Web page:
September 3 – Eric Plunk
September 5 – Jeff Brantley
September 10 – Randy Johnson
September 10 – Terry Wells
September 21 – Troy Afenir
September 21 – Cecil Fielder
September 25 – Eric Hetzel
September 26 – Calvin Jones
September 28 – Charlie Kerfeld
October 1 – Mark McGwire
October 4 – Bruce Ruffin
October 9 – Félix Fermín
October 12 – Luis Polonia
October 17 – Ravelo Manzanillo
October 27 – Bip Roberts
October 31 – Fred McGriff
October 31 – Matt Nokes
November 2 – Sam Horn
November 8 – Dwight Smith
November 10 – Andrés Thomas
November 11 – Rey Quiñones
November 15 – Yasuaki Taiho
November 18 – Dante Bichette
November 23 – Dale Sveum
November 25 – Marty Foster
November 28 – Walt Weiss
December 1 – Greg W. Harris
December 3 – Damon Berryhill
December 5 – Sam Khalifa
December 7 – Shane Mack
December 10 – Doug Henry
December 27 – Jim Leyritz
December 28 – Mel Stottlemyre, Jr.
January 2 – Al Mamaux, 68, pitcher who twice won 20 games for Pittsburgh
January 5 – Rogers Hornsby, 66, Hall of Fame second baseman who posted the highest lifetime batting average (.358) of any right-handed batter, 7-time batting champion including a .424 mark in 1924; twice MVP, and the first NL player to hit 300 home runs
January 29 – Lee Meadows, 68, pitcher won 188 games for the Cardinals, Phillies and Pirates, was first modern major leaguer to wear glasses
January 31 – Ossie Vitt, 73, third baseman for the Tigers and Red Sox, manager of the Indians (1938–1940) and a longtime minor league skipper
February 9 – Ray Starr, 56, All-Star pitcher who pitched for six teams and won 37 games
February 15 – Bump Hadley, 58, pitcher who ended Mickey Cochrane's career with a 1937 pitch that fractured his skull; later a broadcaster
February 20 – Bill Hinchman, 79, outfielder twice batted .300 for Pittsburgh, later a scout
February 28 – Eppa Rixey, 71, pitcher elected to the Hall of Fame just one month earlier, until 1959 was winningest left-hander in NL history with 266 victories for Phillies and Reds
March 1 – Irish Meusel, 69, left fielder batted .310 lifetime, led NL in RBI in 1923
March 11 – Joe Judge, 68, first baseman batted .300 nine times for Senators, later coach at Georgetown for 20 years
March 29 – Wilcy Moore, 65, relief pitcher who won last game of 1927 World Series for Yankees
April 23 – Harry Harper, 67, pitched from 1913 through 1923 for the Senators, Red Sox, Yankees and Robins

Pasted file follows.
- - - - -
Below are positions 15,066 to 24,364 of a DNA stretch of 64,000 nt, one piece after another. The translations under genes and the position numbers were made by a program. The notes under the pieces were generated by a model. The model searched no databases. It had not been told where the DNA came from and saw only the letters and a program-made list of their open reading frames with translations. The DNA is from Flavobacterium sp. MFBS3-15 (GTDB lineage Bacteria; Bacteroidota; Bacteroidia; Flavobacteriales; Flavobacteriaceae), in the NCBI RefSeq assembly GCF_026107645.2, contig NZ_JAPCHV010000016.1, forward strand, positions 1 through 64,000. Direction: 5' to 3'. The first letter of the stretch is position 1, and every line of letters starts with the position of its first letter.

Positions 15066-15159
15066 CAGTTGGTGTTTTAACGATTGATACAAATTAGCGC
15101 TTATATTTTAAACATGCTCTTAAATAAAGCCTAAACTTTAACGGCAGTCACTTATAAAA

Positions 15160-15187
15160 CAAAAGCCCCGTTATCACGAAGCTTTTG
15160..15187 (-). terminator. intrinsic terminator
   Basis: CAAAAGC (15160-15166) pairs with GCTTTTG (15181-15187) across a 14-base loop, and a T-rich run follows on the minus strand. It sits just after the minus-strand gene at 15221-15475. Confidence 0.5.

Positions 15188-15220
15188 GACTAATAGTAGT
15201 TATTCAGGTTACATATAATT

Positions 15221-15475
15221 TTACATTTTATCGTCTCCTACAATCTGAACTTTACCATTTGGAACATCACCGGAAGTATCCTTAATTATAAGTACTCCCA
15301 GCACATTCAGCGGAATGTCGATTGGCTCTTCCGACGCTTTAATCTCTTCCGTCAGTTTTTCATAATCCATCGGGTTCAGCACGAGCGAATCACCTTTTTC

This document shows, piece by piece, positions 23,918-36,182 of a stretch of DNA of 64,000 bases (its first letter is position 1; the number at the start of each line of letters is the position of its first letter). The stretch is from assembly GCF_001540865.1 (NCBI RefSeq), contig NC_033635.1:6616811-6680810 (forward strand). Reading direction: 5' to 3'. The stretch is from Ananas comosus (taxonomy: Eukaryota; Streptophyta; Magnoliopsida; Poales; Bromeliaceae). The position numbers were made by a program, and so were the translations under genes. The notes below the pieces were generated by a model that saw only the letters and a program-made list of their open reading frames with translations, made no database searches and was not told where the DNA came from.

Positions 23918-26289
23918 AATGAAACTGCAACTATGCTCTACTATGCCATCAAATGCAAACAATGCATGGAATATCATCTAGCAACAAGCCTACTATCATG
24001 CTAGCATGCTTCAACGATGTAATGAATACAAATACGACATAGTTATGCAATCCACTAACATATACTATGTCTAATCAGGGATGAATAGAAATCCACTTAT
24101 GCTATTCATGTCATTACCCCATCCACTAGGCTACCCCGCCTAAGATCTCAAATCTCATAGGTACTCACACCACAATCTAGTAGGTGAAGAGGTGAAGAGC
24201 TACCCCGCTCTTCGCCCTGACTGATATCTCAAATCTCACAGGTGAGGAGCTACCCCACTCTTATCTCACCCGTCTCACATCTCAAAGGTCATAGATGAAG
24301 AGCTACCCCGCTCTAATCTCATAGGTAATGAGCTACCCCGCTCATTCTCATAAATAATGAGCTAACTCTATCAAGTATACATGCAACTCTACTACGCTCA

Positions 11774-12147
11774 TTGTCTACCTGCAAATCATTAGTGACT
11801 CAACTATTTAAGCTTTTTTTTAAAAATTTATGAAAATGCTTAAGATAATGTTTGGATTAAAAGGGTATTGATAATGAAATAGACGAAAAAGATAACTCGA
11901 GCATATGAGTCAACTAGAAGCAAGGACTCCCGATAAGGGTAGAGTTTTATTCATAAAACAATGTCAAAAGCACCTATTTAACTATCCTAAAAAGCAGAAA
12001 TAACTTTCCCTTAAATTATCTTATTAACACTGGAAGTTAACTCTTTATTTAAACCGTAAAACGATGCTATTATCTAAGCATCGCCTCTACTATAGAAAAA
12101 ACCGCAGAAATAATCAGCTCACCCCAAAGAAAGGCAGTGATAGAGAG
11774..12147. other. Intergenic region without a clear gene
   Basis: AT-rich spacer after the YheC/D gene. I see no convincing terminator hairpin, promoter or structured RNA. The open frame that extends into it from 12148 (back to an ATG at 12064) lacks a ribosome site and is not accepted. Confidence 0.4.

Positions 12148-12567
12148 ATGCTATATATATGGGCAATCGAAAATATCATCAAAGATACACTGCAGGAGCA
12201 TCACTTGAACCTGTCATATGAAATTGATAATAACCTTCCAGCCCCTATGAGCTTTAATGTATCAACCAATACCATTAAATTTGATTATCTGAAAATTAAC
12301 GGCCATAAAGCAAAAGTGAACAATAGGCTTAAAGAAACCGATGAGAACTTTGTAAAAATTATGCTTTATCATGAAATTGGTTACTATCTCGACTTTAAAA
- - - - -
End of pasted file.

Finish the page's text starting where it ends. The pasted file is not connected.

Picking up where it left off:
April 27 – Johnny Hutchings, 47, pitcher for Reds and Braves in 1940s
May 4 – Dickie Kerr, 69, pitcher who as a 1919 rookie won two World Series games for the White Sox, as one of the players not involved in fixing the Series; later helping a struggling pitcher-turned-hitter, Stan Musial
May 22 – Dave Shean, 79, second baseman and captain of champion 1918 Red Sox
May 23 – Gavvy Cravath, 82, right fielder who won six home runs titles with Phillies
May 27 – Dave Jolly, 38, knuckleball relief pitcher for Milwaukee Braves from 1953–1957
May 31 - Erine Sulik, 52, Outfielder for the 1936 Philadelphia Phillies
June 6 – Charlie Mullen, 74, first baseman for White Sox and Yankees in 1910s
June 8 – Earl Smith, 66, catcher for five NL champions, batted .350 in 1925 World Series
June 18 – Ben Geraghty, 50, manager of the Jacksonville Suns of the International League and legendary minor league pilot who played a key role in the early career of Henry Aaron
June 24 – George Trautman, 73, president of the minor leagues since 1946
June 24 – Jud Wilson, 69, All-Star third baseman of the Negro Leagues
June 28 – Frank "Home Run" Baker, 77, Hall of Fame third baseman, lifetime .307 hitter and 4-time home run champion, last surviving member of Philadelphia Athletics' "$100,000 infield"
July 5 - Ben Demott, 74, pitcher for the Cleveland Naps from 1910 to 1911
July 27 – Hooks Dauss, 73, pitcher won 222 games, all for Detroit
August 15 – Karl Drews, 43, pitcher for four teams including 1947 champion Yankees
August 24 – Ren Kelly, 63, pitched one game for the Philadelphia A's in 1923.
September 4 – Home Run Johnson, 88, early shortstop of the Negro Leagues
September 8 – Bill Knickerbocker, 51, infielder for five different teams from 1933–42, and a member of two Yankees champion teams as a backup for 2B Joe Gordon and 3B Frankie Crosetti
September 19 – Slim Harriss, 66, pitcher for the Philadelphia Athletics and Boston Red Sox in the early 1920s
September 27 – Andy Coakley, 80, pitcher won 18 games for 1905 Athletics, later coach at Columbia for 37 years
October 2 – Cy Perkins, 67, catcher for 16 seasons, most with Athletics, later a coach for many years
November 6 – Clarence Mitchell, 72, spitball pitcher won 125 games, hit into unassisted triple play in 1920 World Series
November 12 – Ed Connolly, 54, catcher for the Boston Red Sox between 1929 and 1932
November 13 – Muddy Ruel, 67, catcher for 19 seasons including 1924 champions Senators, later a coach, manager, front-office executive and assistant to the Commissioner of Baseball
November 14 – Oscar Melillo, 64, second baseman for Browns and Red Sox
November 22 – John F. Kennedy, 46, President of the United States who threw out the ceremonial first pitch of the 1961 MLB season and became only the 2nd president to attend an All-Star Game in 1962
December 8 – Red Worthington, 57, left fielder for Boston Braves from 1931–1934
December 30 – Wilbur Good, 78, outfielder for six teams, primarily the Cubs